Easter is a time when chocolate and sweet treats are in abundance, and managing the overload of sugar can be challenging, especially with young children. Here are some tips for managing the chocolate and sugar highs that come with Easter:
1. Let children trust their appetite: It's essential to allow your children to listen to their bodies and trust their appetite. Instead of forcing them to eat all their Easter treats at once or pushing them to finish their meals when they're full, encourage them to eat when they're hungry and stop when they're full. This helps them to develop a healthy relationship with food and avoid overeating or under-eating. Offer a variety of healthy options and allow your children to choose what they want to eat, giving them a sense of control over their own appetite.
On Easter Sunday, when the Easter bunny has been and excitement levels are high, it might be hard to watch your child appear to inhale chocolate but remember it is one “special day” and they should enjoy it, for what it is.
2. Offer alternatives: Easter doesn't have to be all about chocolate and sweets. Offer healthier alternatives such as fresh fruit, yogurt, or homemade trail mix. You could even create a fun Easter-themed fruit salad or skewers and use cookie cutters to cut out different Easter-themed shapes! Also consider making your own healthier versions of favourite Easter treats using natural sweeteners such as sweet vegetable and fruit purees. This can help to satisfy your children's sweet tooth while also reducing their overall sugar intake and providing them with nutritious options.
3. Consider Easter activities which don’t involve food such as colouring in and craft activities centred around the bunny and his adventures.
4. Set a good example: Children learn by example, so make sure that you're setting a good example when it comes to healthy eating. Avoid snacking on chocolate and sweets throughout the day and make sure that you're offering healthy, balanced meals and snacks.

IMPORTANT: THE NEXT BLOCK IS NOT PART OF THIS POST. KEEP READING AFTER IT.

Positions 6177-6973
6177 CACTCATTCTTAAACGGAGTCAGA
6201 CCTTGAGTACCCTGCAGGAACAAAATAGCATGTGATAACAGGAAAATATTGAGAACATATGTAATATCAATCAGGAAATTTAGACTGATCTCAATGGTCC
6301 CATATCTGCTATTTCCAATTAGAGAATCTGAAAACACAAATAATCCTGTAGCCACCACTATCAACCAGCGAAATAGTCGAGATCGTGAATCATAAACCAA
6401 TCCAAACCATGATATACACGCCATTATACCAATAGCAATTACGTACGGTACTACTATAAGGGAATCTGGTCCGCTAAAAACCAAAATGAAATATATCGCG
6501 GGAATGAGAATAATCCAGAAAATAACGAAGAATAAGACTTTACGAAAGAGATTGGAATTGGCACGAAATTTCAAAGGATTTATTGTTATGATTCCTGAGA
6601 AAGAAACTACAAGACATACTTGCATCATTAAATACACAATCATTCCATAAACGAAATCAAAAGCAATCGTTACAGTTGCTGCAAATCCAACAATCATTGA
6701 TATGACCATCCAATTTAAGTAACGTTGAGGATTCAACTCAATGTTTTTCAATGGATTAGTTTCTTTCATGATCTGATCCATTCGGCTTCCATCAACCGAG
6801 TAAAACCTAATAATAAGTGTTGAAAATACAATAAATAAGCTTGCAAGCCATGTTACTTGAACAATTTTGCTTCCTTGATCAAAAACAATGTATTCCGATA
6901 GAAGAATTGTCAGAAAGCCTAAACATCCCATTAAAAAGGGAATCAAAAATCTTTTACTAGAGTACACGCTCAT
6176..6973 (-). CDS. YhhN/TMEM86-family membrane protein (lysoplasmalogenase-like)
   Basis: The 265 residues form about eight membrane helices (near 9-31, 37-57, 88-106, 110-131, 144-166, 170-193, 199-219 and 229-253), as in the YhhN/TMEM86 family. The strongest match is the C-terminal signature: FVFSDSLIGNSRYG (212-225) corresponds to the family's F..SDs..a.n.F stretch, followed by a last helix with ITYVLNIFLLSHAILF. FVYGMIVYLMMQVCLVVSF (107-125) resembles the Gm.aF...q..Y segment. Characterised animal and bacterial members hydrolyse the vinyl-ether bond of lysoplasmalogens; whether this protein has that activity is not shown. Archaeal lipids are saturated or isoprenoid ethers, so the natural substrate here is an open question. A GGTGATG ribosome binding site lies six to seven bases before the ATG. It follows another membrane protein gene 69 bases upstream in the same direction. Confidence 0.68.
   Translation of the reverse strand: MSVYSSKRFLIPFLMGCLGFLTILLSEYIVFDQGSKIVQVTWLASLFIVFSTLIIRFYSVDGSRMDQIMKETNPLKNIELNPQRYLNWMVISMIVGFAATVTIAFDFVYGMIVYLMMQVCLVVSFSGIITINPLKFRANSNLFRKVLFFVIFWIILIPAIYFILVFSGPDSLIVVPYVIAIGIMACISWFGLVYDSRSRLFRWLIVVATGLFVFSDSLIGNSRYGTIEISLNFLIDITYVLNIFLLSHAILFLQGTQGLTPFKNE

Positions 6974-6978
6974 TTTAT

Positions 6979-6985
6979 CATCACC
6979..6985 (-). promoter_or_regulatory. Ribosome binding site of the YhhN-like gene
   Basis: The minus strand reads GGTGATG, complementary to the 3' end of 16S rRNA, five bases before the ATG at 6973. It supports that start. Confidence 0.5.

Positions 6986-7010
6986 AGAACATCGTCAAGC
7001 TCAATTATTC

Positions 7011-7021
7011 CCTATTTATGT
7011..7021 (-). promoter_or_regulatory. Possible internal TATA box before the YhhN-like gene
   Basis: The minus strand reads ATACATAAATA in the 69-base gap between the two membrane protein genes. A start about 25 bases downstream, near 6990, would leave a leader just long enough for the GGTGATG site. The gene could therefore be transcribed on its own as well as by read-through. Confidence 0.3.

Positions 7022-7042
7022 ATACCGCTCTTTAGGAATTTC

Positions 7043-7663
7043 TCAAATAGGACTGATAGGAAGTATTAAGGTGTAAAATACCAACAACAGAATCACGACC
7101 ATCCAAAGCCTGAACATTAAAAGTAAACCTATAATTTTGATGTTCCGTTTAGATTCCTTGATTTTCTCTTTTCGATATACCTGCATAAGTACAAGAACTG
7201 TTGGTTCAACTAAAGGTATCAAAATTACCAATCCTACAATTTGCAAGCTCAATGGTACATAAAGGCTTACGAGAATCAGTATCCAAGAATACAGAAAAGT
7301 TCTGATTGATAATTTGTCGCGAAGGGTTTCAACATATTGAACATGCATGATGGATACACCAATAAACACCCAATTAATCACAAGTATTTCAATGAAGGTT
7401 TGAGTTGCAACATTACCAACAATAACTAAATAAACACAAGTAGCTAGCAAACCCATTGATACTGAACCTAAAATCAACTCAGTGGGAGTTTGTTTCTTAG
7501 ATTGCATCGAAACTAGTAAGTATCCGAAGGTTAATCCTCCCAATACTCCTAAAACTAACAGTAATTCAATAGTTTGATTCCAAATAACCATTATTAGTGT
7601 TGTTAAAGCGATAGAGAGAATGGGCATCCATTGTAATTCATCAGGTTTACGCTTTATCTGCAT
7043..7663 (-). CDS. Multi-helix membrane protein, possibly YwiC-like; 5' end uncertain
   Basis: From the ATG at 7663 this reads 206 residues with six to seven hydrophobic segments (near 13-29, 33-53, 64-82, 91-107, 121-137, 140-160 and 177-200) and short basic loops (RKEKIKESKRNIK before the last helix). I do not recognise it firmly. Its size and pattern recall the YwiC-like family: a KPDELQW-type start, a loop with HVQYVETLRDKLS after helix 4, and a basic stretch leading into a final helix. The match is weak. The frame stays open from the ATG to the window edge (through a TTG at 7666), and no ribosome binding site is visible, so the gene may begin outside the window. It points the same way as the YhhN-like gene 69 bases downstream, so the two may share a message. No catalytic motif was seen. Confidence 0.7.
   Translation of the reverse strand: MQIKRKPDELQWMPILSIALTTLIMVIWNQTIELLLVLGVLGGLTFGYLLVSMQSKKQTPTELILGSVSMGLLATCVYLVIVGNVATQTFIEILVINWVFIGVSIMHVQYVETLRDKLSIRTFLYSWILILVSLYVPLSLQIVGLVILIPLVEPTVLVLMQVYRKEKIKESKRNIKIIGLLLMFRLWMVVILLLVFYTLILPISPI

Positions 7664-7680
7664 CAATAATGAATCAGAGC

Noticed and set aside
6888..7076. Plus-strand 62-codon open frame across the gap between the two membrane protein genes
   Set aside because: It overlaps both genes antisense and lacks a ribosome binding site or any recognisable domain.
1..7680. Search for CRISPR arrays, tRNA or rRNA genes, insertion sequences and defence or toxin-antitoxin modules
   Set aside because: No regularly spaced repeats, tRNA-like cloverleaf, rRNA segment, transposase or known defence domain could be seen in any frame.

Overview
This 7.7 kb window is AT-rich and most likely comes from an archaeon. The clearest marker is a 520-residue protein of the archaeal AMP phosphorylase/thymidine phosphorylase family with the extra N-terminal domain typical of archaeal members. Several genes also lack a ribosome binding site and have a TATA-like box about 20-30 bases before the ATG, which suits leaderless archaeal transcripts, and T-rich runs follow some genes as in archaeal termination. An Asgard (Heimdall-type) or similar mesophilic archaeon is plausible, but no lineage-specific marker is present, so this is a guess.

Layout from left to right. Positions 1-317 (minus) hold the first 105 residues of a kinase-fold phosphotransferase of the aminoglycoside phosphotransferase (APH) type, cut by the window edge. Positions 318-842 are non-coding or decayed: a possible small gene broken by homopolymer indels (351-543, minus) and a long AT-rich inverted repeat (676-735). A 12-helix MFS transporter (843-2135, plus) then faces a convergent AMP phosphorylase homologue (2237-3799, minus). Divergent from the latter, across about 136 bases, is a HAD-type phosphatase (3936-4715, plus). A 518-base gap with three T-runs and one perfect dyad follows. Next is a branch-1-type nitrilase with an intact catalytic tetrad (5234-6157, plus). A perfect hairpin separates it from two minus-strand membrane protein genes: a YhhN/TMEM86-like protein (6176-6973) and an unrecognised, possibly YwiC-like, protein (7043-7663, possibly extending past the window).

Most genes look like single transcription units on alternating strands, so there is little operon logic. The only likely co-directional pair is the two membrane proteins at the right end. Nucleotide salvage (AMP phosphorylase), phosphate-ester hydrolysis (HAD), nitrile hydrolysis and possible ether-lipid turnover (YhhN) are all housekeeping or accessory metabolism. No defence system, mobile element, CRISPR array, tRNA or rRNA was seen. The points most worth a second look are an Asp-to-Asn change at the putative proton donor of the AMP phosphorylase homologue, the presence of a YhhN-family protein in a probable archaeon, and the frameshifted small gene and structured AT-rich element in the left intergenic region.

By letting your children trust their appetite, offering nourishing alternatives, being creative with how you serve chocolate and sweets, and setting a good example, you can help to manage the chocolate and sugar overload at Easter with young children. This ensures that your children can enjoy a happy and healthy Easter without compromising on their health.
I took the opportunity to ask two nutritionist mums how they manage the chocolate at Easter! This is what they had to say:
Abby McLennan, Nutritionist (Masters of Human Nutrition), Mummy to Ollie 4 and Hugo 2:
"I’m a huge advocate for sharing the excitement of searching for Easter eggs with my children. My approach to chocolate at Easter is knowing that it’s not an everyday event and is truly part of fun childhood memories. For our family, my kids have an opportunity to eat the chocolate once the egg hunt is over. I don’t restrict them with how much chocolate they eat and instead trust them to regulate their own appetites. I use this approach to all foods already and so chocolate isn’t a special thing. Once the egg hunt is over and they’ve had what they want to eat, we pile all the chocolate into a container and then serve a small amount of the chocolate with a meal every second day until the chocolate is gone. It usually takes about two weeks before the chocolate is finished, but serving the chocolate alongside a meal or snack demonstrates that there’s nothing special about it and is simply part of what we eat and enjoy. I also avoid giving chocolate a special name such as a “treat” and simply call it what it is….chocolate. By calling chocolate what it is, the special status gets removed while supporting a healthy relationship with all food."
Abby is a practising nutritionist and runs Mum Bub Nutrition and can be found on IG @mum_bub_nutrition
Jaime Rose Chambers, Nutritionist and Accredited Practising Dietitian, Mum to Billy and Luis:
“After Easter, there’s always an overload of chocolate in our house. I have a strategy I use every year that works for us and that is to choose a day after Easter - whether it be 1 or 2 days after to do a clear out. I like to separate out the good quality chocolate and put it into a container which we then enjoy slowly slowly over a few weeks or months. Then the excess chocolate I like to get out of the house but avoid waste so I’ll cook with it and break it all up and make a Rocky road or chocolate bark and bring it along to a BBQ or gathering so everyone can enjoy”.
Jaime is a clinical practising nutritionist, dietitian, cook & author and can be found on IG @jaimerose_nutrition or visit her website.